I barely made it to the train before I started crying, and I didn't stop for 3 days.
For the first time in my life I had a clear sense of my relationship to time. I could see the ship that was myself with its wide vista full of possibilities and potential paths, and his ship, far out, so close to the horizon I could never catch up, his Union world and sense of place holding him fast to the direction he probably chose when he was my age. Asking him to spend any time with me was kind of like asking him to be in two places at once, in his current worn flesh and in his memories of when he was my age, and possibly introducing the weight of regret in choices made ages ago that cannot be unchosen.
In this primal confusion of the role I play in time, perhaps it's a question of being a Daughter. Before we are almost anything else, we are formed out of a relationship to a parent, it is an identity that defines our connection to history, a way of knowing ourselves and our place in the world. I realized I didn't really know what it felt like to be one - I've never had a boundary I wasn't able to dance across with anger or laughter. Maybe I have been clinging to the earth, pouring myself into places of contact between self and other, wheeling around the axis of that contact to compensate for the lack of clarity about what holds me together in an ocean of relationships and feelings and exchanges and unwritten social expectations. It was bizarre, this strange feeling that something huge had happened, yet I had no clear sense of what - I know it's related to that missing Daughterness, and this overlapping of timelines that may resemble Father, but I have no idea. I am starting to understand that I must make a choice and begin following some sort of path, even though it will necessarily move me towards the horizon. I can't live forever in the pregnant space of possibility, and I first have to let go of the anchor point through which I have been clinging to the edges of the earth, the Mothership. I can't avoid entropy, I can't live outside of time and society and the place waiting for me inside of it. I have to learn what it means to be bound. Tamed. Claimed by something.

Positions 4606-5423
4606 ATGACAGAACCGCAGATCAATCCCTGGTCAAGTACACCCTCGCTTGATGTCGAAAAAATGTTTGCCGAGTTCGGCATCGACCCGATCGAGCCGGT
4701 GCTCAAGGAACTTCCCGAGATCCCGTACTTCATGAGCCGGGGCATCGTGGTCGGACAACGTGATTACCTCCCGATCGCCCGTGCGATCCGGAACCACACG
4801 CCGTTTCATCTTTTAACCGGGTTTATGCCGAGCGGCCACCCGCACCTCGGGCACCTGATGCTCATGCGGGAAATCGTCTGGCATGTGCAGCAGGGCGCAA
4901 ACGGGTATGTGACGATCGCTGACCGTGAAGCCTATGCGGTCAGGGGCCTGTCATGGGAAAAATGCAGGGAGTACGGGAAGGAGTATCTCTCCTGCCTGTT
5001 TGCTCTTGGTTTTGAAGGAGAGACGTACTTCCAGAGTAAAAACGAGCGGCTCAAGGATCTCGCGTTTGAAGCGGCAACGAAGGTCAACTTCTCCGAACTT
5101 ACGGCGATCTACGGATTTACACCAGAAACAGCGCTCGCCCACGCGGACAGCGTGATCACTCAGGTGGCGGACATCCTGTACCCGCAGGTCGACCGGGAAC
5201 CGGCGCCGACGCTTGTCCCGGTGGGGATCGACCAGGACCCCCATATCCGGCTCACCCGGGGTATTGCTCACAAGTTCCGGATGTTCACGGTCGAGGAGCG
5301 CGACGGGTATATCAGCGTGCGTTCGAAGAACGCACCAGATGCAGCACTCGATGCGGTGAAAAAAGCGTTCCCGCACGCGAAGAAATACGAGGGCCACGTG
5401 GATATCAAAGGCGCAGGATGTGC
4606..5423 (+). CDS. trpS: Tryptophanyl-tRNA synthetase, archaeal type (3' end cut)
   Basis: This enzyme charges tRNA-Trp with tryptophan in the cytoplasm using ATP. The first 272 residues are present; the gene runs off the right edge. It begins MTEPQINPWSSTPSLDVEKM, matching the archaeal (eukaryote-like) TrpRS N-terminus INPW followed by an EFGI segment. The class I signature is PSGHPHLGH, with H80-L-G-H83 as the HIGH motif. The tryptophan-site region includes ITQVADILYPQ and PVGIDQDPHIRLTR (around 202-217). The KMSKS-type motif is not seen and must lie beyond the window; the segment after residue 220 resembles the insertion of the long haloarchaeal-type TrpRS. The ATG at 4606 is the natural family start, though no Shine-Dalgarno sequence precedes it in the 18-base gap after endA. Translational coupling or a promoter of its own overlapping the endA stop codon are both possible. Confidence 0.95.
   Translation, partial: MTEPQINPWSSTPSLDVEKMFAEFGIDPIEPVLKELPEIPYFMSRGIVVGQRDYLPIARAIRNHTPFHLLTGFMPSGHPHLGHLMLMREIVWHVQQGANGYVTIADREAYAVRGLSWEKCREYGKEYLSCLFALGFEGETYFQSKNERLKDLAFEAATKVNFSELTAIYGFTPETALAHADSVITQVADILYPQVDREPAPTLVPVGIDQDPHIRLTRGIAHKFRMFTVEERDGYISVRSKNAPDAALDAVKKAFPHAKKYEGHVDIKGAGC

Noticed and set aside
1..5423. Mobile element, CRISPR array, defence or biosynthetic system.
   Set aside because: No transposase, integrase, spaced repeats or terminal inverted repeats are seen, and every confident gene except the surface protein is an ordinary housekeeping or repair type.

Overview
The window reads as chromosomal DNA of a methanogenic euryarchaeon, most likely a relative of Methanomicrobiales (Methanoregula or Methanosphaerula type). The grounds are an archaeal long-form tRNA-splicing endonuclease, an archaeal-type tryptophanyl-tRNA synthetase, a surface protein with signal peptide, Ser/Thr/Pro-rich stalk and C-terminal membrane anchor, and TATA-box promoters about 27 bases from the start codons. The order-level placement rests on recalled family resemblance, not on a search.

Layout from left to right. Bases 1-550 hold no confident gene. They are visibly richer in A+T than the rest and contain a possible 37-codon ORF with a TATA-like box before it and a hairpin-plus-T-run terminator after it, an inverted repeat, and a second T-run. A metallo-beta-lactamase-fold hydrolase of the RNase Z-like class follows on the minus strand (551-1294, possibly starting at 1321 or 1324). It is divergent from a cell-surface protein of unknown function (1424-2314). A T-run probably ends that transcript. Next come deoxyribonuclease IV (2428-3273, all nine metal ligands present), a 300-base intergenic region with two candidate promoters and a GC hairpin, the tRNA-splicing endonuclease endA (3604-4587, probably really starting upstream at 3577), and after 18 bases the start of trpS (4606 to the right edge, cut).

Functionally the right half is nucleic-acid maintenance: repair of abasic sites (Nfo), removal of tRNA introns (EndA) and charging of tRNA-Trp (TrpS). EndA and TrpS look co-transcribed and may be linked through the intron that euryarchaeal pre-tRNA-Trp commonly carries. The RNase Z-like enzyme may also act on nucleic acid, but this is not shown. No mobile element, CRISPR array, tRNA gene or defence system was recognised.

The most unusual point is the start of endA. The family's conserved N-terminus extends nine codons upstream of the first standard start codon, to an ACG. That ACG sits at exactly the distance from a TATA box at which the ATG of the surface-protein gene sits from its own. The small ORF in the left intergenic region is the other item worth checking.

One of the other men on my crew was retired, I was told. Apparently he keeps showing up anyways. With so much of his lifetime devoted to this work, how could he not desire the purpose, the usefulness one feels on a team? And after so much time amongst this brotherhood, how is it anything else, but a social experience that is vital to his lifeblood? I'm starting to notice how many of the people I work around have become the source of family that we used to go home to in the past. Our blood families often pull us away from the vibrant communities and deep love and trust we have come to know amongst the people we work with.
At the end of the month I was back running the same crew to break down and pack the pieces of the event we were responsible for and send into storage for next year. As I was assisting the forklift load the last of it, my crew's Union Rep called me over and sent me inside - my men were waiting in a lopsided circle and they declared that none of them were leaving until I had hugged each of them goodbye. In the history of Union jobs, I doubt a hugging circle with the crew boss has happened more than a handful of times, if at all.
These men, from all these different crews, have taught me so much about myself, and I have found a voice I didn't get to have growing up. Because I see them as Men, let them be strong for me, they care about their work and they give me what I need. I love them for it, in the face of their eroded knee caps and calcified lower backs, grumbling ancient attitudes and beer bellies. Someone has to love them. I have only just begun to understand the depth of their affect on me and my relationship to the world. This too is my family, this ragtag band of old habits and weathered flesh, these silly, misunderstood, idiosyncratic men.
Maybe I'm not an orphan.
The word yoga, from the Sanskrit word yuj means to yoke or bind